Yesterday, Cognitive Daily posted a fairly compelling visual illusion. There is a while disk and a black disk. In the middle of each disk is a circle. The two circles go from black to white back to black in sequence.
Normally, the rules of perceptual grouping would cause you to see the two smaller disks blinking in unison as being related. However, in this case, due to the smaller disks being inside larger disks, most people see the disks blinking out of sequence. That is, you interpret the scene as a hole appearing in the left disk, then in the right disk, then in the left disk.
Both interpretations are correct. It’s a matter of what your visual system focuses on. What interests me is, looking at the comments on this post, is that while the vast majority see the alternating blinking, some people only see the disks blinking in unison. One possibility is that they are misunderstanding what they were supposed to see. If there is some small percentage of people whose visual systems focus on different grouping principles, that could be very interesting and be useful in understanding perceptual grouping in the visual system.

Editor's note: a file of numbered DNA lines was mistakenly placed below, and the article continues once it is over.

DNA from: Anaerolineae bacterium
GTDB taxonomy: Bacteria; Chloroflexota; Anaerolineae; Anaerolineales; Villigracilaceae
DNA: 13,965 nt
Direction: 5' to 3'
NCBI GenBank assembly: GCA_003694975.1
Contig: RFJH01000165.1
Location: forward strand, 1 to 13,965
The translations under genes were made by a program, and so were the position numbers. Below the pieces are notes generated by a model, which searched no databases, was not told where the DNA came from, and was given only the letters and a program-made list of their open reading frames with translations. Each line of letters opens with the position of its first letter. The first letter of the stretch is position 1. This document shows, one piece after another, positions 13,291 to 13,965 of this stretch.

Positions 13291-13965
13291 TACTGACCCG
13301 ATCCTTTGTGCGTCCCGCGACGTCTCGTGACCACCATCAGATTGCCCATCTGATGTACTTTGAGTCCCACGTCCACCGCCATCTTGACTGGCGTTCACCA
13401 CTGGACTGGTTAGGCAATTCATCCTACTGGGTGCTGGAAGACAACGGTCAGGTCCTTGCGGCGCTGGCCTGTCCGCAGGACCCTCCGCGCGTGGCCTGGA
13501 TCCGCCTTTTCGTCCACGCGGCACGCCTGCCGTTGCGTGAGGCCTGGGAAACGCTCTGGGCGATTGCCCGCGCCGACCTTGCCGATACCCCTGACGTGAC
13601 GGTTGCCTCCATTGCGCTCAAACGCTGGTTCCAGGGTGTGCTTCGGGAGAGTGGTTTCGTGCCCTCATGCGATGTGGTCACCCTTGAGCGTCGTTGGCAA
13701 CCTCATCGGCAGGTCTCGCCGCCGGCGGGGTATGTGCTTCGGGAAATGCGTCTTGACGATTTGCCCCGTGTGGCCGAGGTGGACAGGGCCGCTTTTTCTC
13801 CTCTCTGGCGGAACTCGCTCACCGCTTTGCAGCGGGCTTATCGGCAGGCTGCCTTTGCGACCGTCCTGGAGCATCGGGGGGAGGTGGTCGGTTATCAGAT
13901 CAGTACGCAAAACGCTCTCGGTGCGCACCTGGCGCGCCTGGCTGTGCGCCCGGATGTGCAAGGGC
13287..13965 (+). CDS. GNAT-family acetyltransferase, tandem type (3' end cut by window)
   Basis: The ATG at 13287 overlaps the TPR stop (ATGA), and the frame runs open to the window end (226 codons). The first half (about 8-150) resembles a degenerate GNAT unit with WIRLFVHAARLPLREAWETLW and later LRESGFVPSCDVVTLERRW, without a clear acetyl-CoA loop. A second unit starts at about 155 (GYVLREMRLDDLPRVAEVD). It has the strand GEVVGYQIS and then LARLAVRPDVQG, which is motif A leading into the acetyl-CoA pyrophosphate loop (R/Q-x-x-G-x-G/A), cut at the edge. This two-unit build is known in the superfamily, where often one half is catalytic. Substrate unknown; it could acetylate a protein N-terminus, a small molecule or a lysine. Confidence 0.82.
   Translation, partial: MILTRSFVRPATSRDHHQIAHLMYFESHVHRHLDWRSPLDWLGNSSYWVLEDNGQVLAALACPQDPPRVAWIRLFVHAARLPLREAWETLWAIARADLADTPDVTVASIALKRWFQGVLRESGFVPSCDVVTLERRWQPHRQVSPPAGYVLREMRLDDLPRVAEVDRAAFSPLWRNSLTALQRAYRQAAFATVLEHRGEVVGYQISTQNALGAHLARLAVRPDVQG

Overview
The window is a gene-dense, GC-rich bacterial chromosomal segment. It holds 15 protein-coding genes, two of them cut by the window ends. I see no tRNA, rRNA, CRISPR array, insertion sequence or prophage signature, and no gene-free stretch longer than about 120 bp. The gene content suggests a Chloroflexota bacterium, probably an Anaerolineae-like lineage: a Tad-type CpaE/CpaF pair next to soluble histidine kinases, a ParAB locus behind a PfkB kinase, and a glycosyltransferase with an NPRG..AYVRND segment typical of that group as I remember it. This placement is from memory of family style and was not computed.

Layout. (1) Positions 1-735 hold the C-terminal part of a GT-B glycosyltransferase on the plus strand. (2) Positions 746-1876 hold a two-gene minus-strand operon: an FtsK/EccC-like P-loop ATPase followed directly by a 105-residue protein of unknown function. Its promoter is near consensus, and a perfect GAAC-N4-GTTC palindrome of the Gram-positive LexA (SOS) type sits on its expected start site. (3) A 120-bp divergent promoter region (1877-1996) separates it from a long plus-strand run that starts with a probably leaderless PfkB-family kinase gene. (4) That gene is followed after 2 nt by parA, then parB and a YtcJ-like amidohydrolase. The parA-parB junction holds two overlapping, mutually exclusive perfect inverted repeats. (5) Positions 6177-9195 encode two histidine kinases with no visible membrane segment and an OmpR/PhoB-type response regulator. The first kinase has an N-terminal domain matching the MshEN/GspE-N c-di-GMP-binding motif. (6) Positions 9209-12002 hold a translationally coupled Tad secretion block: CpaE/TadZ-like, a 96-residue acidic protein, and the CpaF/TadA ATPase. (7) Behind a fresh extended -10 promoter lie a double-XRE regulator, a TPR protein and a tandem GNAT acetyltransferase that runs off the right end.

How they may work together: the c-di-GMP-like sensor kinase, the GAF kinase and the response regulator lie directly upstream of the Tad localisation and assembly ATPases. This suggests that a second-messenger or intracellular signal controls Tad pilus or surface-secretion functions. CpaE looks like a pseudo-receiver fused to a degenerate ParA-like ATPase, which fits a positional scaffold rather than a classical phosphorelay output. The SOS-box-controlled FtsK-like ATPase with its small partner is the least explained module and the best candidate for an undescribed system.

So, if you only see the inner disks blinking in unison and don’t get the alternation illusion, comment here or send an email to coglanglab_at_gmail.com.
Try out the illusion here.